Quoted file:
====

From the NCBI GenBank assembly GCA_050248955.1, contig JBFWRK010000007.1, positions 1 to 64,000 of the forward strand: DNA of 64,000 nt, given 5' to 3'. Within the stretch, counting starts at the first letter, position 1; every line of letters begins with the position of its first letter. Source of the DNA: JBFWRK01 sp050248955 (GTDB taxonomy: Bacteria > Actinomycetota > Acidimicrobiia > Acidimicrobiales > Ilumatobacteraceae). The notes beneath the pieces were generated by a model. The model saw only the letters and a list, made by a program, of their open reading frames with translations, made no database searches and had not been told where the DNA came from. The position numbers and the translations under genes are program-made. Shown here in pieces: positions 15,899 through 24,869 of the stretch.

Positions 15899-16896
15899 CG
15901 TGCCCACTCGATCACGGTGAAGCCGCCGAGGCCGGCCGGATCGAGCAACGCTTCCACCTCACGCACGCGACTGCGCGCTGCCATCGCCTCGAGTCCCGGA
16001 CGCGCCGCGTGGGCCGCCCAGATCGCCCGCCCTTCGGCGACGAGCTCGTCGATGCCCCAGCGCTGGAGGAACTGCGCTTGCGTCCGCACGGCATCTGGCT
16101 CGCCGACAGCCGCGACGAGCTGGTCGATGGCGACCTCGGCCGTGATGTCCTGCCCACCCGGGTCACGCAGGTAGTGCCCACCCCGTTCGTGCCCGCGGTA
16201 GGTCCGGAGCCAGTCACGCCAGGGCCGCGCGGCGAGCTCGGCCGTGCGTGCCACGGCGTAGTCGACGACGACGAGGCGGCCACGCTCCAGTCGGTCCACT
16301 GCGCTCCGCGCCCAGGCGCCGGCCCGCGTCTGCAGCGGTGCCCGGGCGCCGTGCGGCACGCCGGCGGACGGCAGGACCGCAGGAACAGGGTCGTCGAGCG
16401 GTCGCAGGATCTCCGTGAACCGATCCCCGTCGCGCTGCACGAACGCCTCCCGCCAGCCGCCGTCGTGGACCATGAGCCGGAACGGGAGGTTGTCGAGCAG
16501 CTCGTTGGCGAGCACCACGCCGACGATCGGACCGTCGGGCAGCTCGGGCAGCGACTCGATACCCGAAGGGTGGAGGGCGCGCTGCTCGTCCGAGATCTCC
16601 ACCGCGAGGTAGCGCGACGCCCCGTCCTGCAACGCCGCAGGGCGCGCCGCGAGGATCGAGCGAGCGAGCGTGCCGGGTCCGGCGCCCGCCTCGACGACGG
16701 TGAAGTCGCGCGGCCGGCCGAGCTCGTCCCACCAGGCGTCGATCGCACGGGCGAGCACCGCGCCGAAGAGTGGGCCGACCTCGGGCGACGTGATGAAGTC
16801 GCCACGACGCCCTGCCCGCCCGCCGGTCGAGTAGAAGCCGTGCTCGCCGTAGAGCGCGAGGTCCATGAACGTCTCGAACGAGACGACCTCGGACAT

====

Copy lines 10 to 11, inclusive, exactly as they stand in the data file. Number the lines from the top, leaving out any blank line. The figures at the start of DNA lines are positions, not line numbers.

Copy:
16501 CTCGTTGGCGAGCACCACGCCGACGATCGGACCGTCGGGCAGCTCGGGCAGCGACTCGATACCCGAAGGGTGGAGGGCGCGCTGCTCGTCCGAGATCTCC
16601 ACCGCGAGGTAGCGCGACGCCCCGTCCTGCAACGCCGCAGGGCGCGCCGCGAGGATCGAGCGAGCGAGCGTGCCGGGTCCGGCGCCCGCCTCGACGACGG